By Brandon Moseley
Alabama Political Reporter
On Monday Alabama Governor Robert Bentley announced that the State was filing petitions to ask the full 11th U.S. Circuit Court of Appeals to reconsider parts of two opinions issued August 20 regarding Alabama’s immigration law. Gov. Bentley’s press release said that the original opinions correctly upheld several parts of the law, but the Governor believes that the three-judge panel’s decision to strike down three of the provisions, (the harboring, contracts, and school data provisions) was not Constitutional.
Governor Bentley said, “We are filing this based on principle. As the Governor of Alabama, I have a duty to uphold and defend Alabama law. Federal courts should not restrain state governments in a way that is contrary to the U.S. Constitution.”
Gov. Bentley continued, “We must protect the State of Alabama from the federal government interfering with our ability to enforce our laws. We owe it to the people of this state to defend the U.S. Constitution and the right of our legislature to make constitutional policy choices.”
The Alabama legislature passed the strictest anti-illegal immigration bill in the nation in 2011 after years of lax and frequently nonexistent enforcement of America’s immigration laws. HB 56 was controversial from the very start and the state was sued by the Southern Poverty Law Center, several Churches, the Obama Justice Department, the ACLU, and numerous other parties to prevent its full implementation. Much of the law was negated by the U.S. Supreme Court ruling in June which limited what states can really do about illegal immigration.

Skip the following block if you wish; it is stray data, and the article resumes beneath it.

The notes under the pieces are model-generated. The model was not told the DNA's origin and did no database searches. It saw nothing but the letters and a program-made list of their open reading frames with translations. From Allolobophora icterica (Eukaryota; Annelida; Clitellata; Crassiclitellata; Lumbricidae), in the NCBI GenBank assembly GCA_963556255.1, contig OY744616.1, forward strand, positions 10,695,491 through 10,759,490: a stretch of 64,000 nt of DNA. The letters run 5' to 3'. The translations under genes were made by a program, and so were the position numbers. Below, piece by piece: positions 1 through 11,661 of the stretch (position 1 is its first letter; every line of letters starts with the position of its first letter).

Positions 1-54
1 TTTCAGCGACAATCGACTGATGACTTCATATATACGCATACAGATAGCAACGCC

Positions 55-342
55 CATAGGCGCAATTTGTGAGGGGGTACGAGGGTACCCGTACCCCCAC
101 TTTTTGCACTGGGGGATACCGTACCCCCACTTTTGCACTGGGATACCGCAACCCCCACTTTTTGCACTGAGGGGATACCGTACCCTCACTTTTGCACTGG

Mary Bauer, the Legal Director of the Southern Poverty Law Center said in a written statement, “Today, the State of Alabama continued to attempt to defend its illegal and immoral anti-immigrant law by asking the entire Eleventh Circuit to consider reinstating the provision of H.B. 56 requiring schools to interrogate students about their immigration status. The Eleventh Circuit Panel’s decision on August 20, 2012, that Section 28 violates the equal protection clause by deterring enrollment in schools, was clearly the correct ruling, and we are sure that the decision will stand. We are disappointed that the State is continuing to stand behind this unjust and hateful law, which has brought so much shame and ridicule upon the state.”
An estimated eleven million people live in the United States without legal residency in this country.